Caution: hay-thresher at work: POP

Faust The Garage, London
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The Independent Culture
"The group's usual instrumentation will be supplemented by amplified power-tools, arc-welder and hay-threshing machinery," promised the flier for Faust's Rock Aktion Party 96 at the Garage. As the group who first introduced the notion of industrial music back in the early Seventies, the power-tools and welding gear were pretty much par for the course, but it's not every day you get to see agri-tainment on a London stage, so the threshing offered a probably unrepeatable opportunity.

As it happens, this isn't the only added attraction laid on by the legendary Krautrock ensemble. For one piece, a cement-mixer is drafted in to provide a sluggish, grinding rhythm while the group's bassist takes to the trumpet, combining to produce an unearthly noise, which sounds something like an elephant's graveyard must sound like at rush-hour. Oddly, it's not in the least unpleasant, just different. The "usual instrumentation" in Faust's case isn't exactly like your average pop group's, anyway: the customised synthesiser, tapes, guitar, drums and bass are routinely accompanied by a stageful of pipes, oil-drums, hammers and things that go "clonk!" very loudly. Since their introduction of metallic percussion into the rock vocabulary, groups such as Test Department, Pere Ubu and Einsturzende Neubauten may have popularised the notion further, but none have approached their task with such obvious art-terrorist gusto.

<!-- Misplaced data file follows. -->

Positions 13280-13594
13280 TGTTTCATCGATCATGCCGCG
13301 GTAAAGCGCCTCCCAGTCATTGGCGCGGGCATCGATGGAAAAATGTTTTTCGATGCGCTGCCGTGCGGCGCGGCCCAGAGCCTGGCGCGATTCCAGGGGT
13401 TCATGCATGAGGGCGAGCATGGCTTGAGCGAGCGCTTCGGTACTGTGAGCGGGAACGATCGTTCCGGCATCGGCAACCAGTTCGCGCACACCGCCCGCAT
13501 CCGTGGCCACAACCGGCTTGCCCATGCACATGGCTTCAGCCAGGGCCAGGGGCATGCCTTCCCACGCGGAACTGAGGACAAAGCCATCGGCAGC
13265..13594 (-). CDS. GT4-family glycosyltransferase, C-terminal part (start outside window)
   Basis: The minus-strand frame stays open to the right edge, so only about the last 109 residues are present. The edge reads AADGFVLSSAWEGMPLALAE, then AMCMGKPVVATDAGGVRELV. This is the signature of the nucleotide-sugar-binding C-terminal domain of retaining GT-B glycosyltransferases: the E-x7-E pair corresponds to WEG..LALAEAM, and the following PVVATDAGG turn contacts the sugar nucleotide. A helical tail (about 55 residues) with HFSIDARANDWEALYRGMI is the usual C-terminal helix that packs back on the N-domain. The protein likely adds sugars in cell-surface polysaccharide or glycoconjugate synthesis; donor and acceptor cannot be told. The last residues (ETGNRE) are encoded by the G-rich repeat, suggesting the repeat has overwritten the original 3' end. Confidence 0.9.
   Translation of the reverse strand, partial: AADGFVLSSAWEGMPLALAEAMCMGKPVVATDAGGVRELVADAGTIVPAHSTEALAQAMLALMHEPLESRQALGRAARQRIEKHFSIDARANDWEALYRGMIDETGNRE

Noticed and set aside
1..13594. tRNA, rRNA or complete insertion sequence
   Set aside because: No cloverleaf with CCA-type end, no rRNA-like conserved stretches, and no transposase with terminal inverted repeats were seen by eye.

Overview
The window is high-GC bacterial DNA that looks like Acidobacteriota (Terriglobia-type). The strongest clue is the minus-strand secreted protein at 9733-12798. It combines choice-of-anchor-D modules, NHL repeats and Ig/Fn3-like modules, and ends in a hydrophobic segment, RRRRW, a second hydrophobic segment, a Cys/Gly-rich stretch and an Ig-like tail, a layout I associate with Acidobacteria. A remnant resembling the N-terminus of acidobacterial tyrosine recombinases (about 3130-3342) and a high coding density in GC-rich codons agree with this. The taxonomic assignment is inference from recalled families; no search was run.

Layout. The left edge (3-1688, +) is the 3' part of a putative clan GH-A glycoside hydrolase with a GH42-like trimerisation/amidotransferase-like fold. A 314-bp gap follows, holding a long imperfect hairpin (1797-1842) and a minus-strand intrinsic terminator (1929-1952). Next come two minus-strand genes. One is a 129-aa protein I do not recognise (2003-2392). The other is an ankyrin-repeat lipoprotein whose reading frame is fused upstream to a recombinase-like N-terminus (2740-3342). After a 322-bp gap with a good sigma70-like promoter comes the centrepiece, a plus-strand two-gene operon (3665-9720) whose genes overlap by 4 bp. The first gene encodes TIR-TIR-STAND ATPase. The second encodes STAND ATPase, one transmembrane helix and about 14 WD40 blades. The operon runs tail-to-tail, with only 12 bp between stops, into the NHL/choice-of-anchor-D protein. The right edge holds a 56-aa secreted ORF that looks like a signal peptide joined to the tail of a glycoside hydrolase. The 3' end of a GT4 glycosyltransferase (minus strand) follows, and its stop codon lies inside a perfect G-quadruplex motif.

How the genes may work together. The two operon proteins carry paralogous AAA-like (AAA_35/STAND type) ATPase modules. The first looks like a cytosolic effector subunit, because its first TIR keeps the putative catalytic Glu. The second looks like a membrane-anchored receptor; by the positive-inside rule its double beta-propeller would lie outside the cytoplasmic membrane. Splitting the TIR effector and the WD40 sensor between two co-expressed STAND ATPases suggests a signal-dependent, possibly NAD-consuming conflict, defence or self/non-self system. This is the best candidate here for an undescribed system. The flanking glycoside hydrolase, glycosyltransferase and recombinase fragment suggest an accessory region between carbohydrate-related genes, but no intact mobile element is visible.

Encased by a metal fence in front of the stage, a be-goggled sculptress beavers away as the group plays, welding chunks of metal together into a mutant humanoid form, then using a grinder to send showers of sparks out across band and audience alike. For a moment, one wonders about fire- safety precautions - but only for a moment, because by the third "tune", the bassist has taken off his clothes, leapt into the audience and made his way over to a large board at the side of the room, at which he proceeds to fling paint from several large cans, to the accompaniment of a tape- loop of a mother calling her children down to dinner. Pinned to the board, it transpires, are several hundred blank album sleeves, which, once dry, are used as covers for a limited edition of 300 records.

It's not all noise and industry. Interspersed between the more demanding pieces are a few pristine miniatures featuring classical acoustic guitar and gently tinkling percussion. At the opposite extreme, the threshing machine doesn't disappoint when called on to provide a fitting conclusion to the night's work: straddling it like a colossus, the bassist dumps into its hopper sack after sack of dried leaves, which are blown out across the audience like Railtracks's worst nightmare. I don't know whether it was art, but it was certainly entertaining. Then again, I didn't have to clear up after it.

Andy Gill